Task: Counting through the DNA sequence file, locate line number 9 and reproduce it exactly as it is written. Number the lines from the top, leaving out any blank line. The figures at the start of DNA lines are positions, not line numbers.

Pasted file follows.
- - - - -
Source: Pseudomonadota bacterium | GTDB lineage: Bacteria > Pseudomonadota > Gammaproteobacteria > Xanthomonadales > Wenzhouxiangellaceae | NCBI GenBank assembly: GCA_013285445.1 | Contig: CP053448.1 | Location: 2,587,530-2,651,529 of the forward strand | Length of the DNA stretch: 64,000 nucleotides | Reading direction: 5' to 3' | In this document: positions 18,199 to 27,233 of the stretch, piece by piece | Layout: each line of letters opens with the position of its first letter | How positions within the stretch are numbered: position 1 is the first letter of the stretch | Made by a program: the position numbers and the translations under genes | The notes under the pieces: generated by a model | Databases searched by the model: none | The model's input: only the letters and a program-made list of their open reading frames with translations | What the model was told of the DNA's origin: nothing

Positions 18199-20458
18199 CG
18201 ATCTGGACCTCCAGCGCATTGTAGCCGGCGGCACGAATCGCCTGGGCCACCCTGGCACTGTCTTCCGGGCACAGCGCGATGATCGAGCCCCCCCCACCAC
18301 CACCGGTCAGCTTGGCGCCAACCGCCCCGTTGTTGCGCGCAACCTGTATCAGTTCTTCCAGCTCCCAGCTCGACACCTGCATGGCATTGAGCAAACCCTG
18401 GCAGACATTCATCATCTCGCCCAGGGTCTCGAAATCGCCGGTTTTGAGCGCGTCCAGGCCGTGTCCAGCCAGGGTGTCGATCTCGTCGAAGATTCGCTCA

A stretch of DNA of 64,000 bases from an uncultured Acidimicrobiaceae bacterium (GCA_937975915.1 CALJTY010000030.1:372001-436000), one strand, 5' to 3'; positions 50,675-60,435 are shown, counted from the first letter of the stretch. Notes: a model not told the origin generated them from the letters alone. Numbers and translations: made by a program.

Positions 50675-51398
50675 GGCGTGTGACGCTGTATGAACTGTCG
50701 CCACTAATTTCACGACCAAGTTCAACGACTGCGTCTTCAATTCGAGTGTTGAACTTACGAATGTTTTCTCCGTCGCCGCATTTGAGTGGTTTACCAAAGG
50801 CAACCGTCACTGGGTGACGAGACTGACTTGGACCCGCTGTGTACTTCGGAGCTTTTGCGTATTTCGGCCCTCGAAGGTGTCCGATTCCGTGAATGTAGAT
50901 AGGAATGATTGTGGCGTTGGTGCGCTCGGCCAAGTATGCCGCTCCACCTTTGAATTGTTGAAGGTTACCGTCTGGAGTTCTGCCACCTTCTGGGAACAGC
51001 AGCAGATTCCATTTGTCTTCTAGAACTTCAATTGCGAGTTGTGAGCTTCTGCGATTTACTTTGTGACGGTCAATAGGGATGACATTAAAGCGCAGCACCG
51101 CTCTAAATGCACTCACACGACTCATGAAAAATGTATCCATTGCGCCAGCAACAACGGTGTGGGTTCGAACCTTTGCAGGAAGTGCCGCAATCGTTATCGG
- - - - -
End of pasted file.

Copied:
50675 GGCGTGTGACGCTGTATGAACTGTCG